« PreviousContinue »
knowledge, after the image of him that created him.” -Col. iii. 10. A man cannot be too wise, but he may think and speak of his own wisdom more highly than he ought, and that is making himself over-wise. In like mariner righteousness is part of the image of God in the soul : Eph. iv. 24_and that they put on the new man, which after God is created in righteousness.” A man cannot possibly be over-righteous, he cannot do more than the law requires, but he may think and speak of his fancied righteousness more highly than he ought, and that is his making himseif over-righteous. It is supposing him to be what he is not, which is self-righteousness. In this sense Theodore Beza, one of the great lights of the reformation, understood the passage; for in his note upon it he says, “boast not too much of thine own righteousness and wisdom.” He supposed a man's boasting of his righteousness was making himself righteous overmuch; and this is really the case. A man cannot possibly have too much righteousness, but he may fancy himself to be righteous when he is not and it he speak and act according to his own fancy, then he is one of the over-righteous. And,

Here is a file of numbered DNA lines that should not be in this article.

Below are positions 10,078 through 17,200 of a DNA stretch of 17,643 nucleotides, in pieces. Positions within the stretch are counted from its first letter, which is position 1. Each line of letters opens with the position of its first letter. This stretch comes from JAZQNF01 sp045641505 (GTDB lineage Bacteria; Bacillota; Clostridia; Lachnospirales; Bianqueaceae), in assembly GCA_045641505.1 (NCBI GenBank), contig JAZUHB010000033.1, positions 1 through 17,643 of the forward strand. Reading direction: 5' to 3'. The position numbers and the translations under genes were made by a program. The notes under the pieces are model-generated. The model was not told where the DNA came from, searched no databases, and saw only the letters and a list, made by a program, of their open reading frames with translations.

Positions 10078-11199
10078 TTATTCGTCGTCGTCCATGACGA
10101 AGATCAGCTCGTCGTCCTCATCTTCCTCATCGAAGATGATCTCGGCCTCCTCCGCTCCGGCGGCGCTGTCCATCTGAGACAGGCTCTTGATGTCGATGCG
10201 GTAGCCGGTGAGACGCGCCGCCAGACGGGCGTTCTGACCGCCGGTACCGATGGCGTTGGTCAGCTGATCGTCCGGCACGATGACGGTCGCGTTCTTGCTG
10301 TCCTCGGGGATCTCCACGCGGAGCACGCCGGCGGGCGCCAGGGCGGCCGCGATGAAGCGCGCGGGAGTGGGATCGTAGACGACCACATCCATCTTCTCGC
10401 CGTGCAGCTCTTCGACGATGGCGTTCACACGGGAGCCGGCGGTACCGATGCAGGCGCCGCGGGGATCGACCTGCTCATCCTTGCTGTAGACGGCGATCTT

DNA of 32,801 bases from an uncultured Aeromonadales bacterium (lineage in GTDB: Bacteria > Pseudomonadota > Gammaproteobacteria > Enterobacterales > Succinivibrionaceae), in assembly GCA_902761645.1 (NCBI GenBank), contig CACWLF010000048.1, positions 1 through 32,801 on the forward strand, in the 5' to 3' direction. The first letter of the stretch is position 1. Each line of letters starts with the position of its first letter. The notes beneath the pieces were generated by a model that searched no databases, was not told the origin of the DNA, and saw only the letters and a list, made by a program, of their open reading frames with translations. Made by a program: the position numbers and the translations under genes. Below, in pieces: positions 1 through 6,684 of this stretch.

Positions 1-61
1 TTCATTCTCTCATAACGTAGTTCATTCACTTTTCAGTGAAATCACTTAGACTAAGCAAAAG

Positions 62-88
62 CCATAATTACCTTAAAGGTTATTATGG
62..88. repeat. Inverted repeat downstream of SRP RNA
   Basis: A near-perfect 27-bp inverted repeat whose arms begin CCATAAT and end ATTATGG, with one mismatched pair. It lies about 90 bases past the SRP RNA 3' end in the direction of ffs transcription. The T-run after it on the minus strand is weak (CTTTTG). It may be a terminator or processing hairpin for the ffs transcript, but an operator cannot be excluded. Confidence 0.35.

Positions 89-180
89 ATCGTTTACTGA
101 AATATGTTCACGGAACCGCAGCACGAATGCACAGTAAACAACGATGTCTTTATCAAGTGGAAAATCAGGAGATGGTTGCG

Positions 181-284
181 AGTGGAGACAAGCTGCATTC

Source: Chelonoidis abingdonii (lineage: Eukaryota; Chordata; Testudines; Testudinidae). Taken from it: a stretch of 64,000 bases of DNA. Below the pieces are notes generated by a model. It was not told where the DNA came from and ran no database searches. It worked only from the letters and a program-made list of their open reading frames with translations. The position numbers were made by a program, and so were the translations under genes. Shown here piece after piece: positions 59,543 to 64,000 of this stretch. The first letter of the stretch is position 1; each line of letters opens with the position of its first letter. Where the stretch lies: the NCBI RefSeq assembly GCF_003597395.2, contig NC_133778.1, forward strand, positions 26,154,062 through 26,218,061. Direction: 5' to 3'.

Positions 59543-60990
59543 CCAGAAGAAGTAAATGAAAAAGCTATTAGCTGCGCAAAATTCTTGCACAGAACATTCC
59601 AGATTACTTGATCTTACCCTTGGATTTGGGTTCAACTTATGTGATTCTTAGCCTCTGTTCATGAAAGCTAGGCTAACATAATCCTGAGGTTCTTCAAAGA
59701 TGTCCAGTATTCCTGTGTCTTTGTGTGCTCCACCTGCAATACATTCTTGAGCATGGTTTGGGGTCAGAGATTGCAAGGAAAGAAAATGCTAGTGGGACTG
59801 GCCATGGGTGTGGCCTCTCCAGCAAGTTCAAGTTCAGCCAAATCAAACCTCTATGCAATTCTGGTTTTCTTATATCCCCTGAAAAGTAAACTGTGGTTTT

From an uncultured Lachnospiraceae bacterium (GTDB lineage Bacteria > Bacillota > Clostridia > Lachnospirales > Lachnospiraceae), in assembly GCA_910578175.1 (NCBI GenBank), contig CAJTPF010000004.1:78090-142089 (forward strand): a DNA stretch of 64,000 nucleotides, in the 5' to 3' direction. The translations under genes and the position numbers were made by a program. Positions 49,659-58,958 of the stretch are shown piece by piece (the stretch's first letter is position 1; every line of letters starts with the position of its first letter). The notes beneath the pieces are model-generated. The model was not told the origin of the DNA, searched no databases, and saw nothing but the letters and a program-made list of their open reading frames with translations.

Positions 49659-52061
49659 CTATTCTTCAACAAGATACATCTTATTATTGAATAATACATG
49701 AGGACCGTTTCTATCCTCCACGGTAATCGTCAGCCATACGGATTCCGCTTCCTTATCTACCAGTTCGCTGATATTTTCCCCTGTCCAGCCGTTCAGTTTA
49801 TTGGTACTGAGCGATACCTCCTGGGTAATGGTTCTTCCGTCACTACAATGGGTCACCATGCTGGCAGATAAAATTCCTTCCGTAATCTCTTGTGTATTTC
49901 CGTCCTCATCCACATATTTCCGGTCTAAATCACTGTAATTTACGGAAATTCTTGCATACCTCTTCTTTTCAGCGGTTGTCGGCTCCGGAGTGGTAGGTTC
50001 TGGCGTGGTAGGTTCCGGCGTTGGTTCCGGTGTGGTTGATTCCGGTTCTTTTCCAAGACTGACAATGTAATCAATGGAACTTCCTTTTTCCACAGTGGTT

Secondly, the true sense of the words agree with the context. Strictly rendered, they read thus—“ be not thou a great self-justifier :" the original word which is translated righteous, is in the conjugation hiphil, which in the Hebrew tongue signifies to make righteous, or to justify, and being here used personally it stands for a justifier, one who would make himself righteous, and he does it to excess, he justifies himself over-mucli
, pretending to a greater righteousness than he has. This is the meaning of the text, “be not thou a great self-justifier :” for there is not a righteous man upon earth, who doeth good and sinneth not, and consequently there is not one man upon earth righteous enough, much less righteous overmuch, except in his own proud conceit. And against this self-righteousness the text cautions us, advising